Provided by: libsvga1-dev_1.4.3-24_i386
vga_init - initialize svgalib library
It detects the chipset and gives up supervisor rights. This is the
recommended first line of any program that uses svgalib.
vga_setchipset(3) can be called before it to avoid detection.
Svgalib catches a bunch of signals that usually kill your program to
restore textmode. If you catch signal’s before calling vga_init()
svgalib will restore textmode and prepare for shutdown and then call
your handler routine. If you don’t want this, catch the signal after
calling vga_init and do not daisychain to svgalib’s original handler.
WARNING! svgalib needs two signals for it’s own purposes (that is
managing console switches). To avoid problems it uses the otherwise
unused signals SIGUSR1 and SIGUSR2. However, this means that you
cannot use them in your program by any means. They are setup by
vga_init() as everything else is.
Since version 1.2.11 vga_init() includes code to hunt for a free
virtual console on its own in case you are not starting the program
from one (but instead over a network or modem login, from within
’screen’ or an ’xterm’). Provided there is a free console, this
succeeds if you are root or if the svgalib calling user own the current
console. This is to avoid people not using the console being able to
fiddle with it. On graceful exit the program returns to the console
from which it was started. Otherwise it remains in text mode at the VC
which svgalib allocated to allow you to see any error messages. In any
case, any I/O the svgalib makes in text mode (after calling vga_init)
will also take place at this new console.
Alas, some games misuse their suid root priviledge and run as full root
process. svgalib cannot detect this and allows Joe Blow User to open a
new VC on the console. If this annoys you ROOT_VC_SHORTCUT in
Makefile.cfg allows you to disable allocating a new VC for root (except
when he owns the current console) when compiling svgalib. This is the
default (disabling the allocation for root).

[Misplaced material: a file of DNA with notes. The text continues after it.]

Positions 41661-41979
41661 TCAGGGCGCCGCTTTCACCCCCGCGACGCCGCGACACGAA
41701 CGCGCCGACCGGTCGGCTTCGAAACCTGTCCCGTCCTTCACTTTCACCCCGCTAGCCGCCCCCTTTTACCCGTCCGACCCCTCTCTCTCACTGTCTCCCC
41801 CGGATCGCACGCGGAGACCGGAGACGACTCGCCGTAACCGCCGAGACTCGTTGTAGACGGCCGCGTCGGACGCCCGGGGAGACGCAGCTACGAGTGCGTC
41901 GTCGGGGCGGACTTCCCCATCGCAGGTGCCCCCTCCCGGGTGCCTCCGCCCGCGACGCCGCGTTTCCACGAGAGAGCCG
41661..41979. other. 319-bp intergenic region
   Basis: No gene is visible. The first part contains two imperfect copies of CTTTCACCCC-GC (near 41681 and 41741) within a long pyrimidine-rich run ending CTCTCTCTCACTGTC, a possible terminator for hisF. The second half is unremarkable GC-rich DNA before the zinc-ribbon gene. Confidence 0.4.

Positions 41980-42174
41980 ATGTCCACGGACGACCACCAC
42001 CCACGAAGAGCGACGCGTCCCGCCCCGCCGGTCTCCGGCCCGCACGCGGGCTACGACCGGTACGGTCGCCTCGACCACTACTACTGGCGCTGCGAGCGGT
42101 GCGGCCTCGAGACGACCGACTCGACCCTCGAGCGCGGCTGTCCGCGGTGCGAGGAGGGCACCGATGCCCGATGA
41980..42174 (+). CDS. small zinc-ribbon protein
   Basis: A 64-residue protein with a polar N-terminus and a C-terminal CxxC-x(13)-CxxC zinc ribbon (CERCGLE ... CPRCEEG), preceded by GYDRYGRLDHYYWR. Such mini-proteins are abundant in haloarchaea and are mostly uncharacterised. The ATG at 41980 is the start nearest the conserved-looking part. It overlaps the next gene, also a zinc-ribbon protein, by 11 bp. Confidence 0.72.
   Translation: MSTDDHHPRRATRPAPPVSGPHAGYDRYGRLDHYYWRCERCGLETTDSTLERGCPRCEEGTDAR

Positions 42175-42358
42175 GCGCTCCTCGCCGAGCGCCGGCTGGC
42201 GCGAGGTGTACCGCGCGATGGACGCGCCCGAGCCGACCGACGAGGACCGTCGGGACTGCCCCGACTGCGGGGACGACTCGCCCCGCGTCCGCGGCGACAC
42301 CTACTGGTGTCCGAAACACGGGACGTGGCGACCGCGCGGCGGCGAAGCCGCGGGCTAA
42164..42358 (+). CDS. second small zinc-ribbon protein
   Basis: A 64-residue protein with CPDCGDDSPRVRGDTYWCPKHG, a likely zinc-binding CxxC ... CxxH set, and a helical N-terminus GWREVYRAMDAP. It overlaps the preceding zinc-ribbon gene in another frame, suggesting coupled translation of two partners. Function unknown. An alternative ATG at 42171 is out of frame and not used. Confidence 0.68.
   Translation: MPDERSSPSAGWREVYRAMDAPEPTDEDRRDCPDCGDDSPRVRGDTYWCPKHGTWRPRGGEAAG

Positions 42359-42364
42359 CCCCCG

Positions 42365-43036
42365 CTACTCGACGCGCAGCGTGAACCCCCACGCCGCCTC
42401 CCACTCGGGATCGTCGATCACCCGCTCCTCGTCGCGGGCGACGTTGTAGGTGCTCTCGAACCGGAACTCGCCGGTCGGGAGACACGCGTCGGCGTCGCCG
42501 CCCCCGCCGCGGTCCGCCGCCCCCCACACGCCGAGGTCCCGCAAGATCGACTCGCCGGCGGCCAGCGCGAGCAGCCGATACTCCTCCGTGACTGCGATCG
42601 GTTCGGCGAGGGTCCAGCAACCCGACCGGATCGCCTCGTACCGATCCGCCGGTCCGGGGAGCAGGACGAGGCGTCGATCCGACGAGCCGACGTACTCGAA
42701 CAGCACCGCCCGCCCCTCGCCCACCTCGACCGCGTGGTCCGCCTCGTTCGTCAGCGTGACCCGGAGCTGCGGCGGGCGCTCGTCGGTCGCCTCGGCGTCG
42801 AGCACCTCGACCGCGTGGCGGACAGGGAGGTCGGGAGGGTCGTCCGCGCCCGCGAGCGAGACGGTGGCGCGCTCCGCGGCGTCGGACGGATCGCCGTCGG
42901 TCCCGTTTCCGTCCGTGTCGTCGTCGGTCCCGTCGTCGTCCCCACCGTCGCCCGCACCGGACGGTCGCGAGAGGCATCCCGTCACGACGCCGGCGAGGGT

vga_init() returns a non-zero value in case of errors. As of this
writing it will return -1 if it is unable to allocate a graphical
console. Otherwise, 0 is returned.
Svgalib versions prior to 1.2.11 had a security hole where it would be
possible to regain root priviledges even after a vga_init() call. This
is not necessarily a problem, but if your program is vulnerable to
buffer overflows and other attacks, an attacker may exploit this.
However, prior to your call, your program will need to run setuid root,
so you should be very careful. The ioperm library by Olaf Titz will
allow svgalib programs to run not setuid root. However, it gives all
programs unlimited access to the hardware. Again, a malicious person
can exploit this (albeit a bit more difficult) too. Thus, in general,
make your svgalib programs as secure as any setuid root program.
Some programs may (accidently) rely on the old behaviour (which was
probably due to the author not knowing about saved uids (which might
actually even not have existed in Linux at that time)). A line:
in the configuration file /etc/vga/libvga.conf will reinstate the old
enables the (currently default) action.
svgalib(7), vga_setmode(3), mouse_init(3), vga_claimvideomemory(3),
vga_ext_set(3), vga_fillblt(3), vga_getcurrentchipset(3),
vga_getdefaultmode(3), vga_getgraphmem(3), vga_runinbackground(3),
vga_runinbackground_version(3), vga_safety_fork(3), vga_setchipset(3),
vga_setchipsetandfeatures(3), vgagl(7), libvga.config(5),
This manual page was edited by Michael Weller <email@example.com-
essen.de>. The exact source of the referenced function as well as of
the original documentation is unknown.
It is very likely that both are at least to some extent are due to Harm
Occasionally this might be wrong. I hereby asked to be excused by the
original author and will happily accept any additions or corrections to
this first version of the svgalib manual.